Future-proof your site

How web standards can
save you money.

The past
The present
The future

Future-proof your site

First, some context: the past. Consider this scenario:

You want to invest $20,000 in a vehicle for your business, which you project will have a useful working life of four to five years. But when you sit down with the salesman, you discover that the vehicle will only work in your home town; if you want to drive interstate, you'll need a different set of wheels (at extra cost, of course). In fact, you'll need a set for each different state you want to visit. Oh, and sorry, but those wheels will only give you really, really bad fuel economy.

That's what building sites used to be like. Browser manufacturers, in an attempt to corner the market, loaded their software with specific features that meant that, in order to work properly, sites had to be built for that browser. In other browsers, the site would display, but poorly. Sometimes the site would "break" to the point that navigation was impossible.

So web developers learned workarounds so that sites would display acceptably—if not correctly—in most browsers. Those workarounds meant redundant code, parallel pages, detection scripts, and more, in an attempt to allow the maximum number of visitors access to the site.

In addition, because there wasn't really any choice, sites were being built with structural tags to define layout. Convoluted nested tables, invisible spacer images, and other presentational hacks were routinely employed—but which all resulted in bloated, oversized pages of code. Software manufacturers contributed to the mess by creating WYSIWYG site editors that generated appallingly "fat" code.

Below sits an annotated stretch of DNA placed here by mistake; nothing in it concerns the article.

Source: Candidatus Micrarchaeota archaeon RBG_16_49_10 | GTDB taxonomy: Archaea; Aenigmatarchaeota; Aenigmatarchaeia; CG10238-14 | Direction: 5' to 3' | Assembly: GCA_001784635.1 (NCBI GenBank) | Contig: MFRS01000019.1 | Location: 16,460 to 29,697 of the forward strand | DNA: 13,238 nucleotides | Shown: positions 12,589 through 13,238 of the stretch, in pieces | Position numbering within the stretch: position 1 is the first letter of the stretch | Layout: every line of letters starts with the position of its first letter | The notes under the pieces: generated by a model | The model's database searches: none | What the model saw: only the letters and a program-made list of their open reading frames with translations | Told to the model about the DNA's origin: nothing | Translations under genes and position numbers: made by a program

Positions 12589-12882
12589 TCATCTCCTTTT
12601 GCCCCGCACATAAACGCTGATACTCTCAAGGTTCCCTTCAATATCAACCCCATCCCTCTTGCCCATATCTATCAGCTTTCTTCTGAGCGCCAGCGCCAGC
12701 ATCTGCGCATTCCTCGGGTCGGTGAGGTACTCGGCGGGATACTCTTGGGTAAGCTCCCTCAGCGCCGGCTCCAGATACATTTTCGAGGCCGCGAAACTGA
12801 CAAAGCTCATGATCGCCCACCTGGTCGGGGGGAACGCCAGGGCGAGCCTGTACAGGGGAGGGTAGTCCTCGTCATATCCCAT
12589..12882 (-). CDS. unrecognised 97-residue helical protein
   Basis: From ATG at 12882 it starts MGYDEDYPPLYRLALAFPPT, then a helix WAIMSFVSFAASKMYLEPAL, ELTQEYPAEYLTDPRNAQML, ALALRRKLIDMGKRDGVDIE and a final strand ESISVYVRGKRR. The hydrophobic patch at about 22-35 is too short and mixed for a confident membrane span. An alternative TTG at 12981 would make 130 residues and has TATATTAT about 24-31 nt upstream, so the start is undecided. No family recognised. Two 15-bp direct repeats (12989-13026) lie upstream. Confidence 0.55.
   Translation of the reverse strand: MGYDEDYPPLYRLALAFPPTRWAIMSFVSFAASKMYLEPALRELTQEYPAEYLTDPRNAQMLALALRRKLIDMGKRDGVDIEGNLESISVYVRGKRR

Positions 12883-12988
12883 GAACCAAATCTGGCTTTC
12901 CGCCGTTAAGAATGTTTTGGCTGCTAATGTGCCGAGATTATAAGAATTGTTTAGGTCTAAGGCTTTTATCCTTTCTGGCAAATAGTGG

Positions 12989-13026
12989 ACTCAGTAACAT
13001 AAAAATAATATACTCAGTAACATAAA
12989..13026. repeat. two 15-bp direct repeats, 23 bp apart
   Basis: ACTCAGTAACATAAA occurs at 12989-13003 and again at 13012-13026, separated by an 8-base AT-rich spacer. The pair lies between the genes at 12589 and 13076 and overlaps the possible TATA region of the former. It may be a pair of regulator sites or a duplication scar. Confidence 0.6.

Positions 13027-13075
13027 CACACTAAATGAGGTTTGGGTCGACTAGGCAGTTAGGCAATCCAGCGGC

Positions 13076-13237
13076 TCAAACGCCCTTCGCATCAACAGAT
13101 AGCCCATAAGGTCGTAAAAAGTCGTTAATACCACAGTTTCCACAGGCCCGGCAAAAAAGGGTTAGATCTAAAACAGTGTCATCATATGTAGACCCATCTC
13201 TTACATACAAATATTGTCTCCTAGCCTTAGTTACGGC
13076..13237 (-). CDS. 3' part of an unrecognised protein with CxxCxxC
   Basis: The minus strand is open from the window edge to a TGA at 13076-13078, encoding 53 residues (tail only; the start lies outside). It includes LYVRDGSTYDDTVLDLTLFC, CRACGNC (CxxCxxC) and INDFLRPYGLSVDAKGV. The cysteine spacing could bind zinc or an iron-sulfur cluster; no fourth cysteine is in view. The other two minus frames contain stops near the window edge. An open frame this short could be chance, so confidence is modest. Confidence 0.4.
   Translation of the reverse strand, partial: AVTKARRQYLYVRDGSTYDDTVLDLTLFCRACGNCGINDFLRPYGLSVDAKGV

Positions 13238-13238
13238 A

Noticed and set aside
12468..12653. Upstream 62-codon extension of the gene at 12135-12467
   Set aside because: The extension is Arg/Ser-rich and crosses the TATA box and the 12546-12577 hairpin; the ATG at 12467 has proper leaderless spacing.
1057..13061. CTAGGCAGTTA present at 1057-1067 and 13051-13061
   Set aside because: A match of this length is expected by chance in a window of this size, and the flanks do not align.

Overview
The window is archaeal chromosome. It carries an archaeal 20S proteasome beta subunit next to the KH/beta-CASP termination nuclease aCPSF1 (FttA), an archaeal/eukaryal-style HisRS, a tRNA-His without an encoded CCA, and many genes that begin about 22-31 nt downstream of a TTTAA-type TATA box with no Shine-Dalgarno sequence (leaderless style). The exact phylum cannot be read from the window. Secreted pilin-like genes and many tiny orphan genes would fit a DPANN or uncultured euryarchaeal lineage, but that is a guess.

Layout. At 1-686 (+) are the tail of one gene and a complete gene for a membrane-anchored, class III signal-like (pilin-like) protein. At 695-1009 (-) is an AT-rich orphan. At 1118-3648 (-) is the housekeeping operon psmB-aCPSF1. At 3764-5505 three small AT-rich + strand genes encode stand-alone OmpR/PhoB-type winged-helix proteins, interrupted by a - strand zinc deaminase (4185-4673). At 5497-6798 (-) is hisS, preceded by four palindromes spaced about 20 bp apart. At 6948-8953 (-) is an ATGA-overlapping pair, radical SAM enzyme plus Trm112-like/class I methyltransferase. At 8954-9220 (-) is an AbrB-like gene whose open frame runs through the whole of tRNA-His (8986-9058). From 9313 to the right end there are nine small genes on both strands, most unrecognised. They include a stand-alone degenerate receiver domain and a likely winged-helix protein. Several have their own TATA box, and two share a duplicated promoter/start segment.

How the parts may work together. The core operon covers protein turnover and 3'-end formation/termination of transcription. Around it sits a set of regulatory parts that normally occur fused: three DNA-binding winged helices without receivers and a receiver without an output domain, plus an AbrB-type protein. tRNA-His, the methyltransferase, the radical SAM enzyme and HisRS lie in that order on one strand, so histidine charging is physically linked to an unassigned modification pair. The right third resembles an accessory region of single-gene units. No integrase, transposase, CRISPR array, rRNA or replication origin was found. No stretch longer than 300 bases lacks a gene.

The Internet was originally built with a new, special language: HTML. That's HyperText (the ability for text to be linked to another file or location) Markup Language. What's a markup language? It's a way to label, or "tag" the text content of a document to define its structure in a semantically meaningful way. <h1> means a major headline. <h2> is a headline of lesser importance. <p> is a paragraph. You get the idea. And a <table> is for tabular data—it's not a layout tool.

But the Internet was also, originally, entirely text-based. There were no photos, graphics, or animations. The development of the media-rich component of the Internet that became known as the World Wide Web was made on a completely ad hoc basis. Computer jockeys around the world experimented, and tested, and hacked HTML into something it was never meant to be: a presentational tool. The code worked, but boy, did you need a lot of it!

To compound the problem, browsers were made to support this inherently wrong way of coding sites—because that was how the Web worked. And so a vicious circle of error was established...
[ End flashback ]

Back to "fat" code. More code meant bigger files. Bigger files meant slower download times. No wonder the WWW became known as the World Wide Wait.

But now there's a better way to build sites. A way that ensures that sites can be accessed by all browsing devices, and which looks forward to those we haven't yet seen, rather than struggling with the no-win prospect of "backward compatibility". That way is with web standards.

Next: The present

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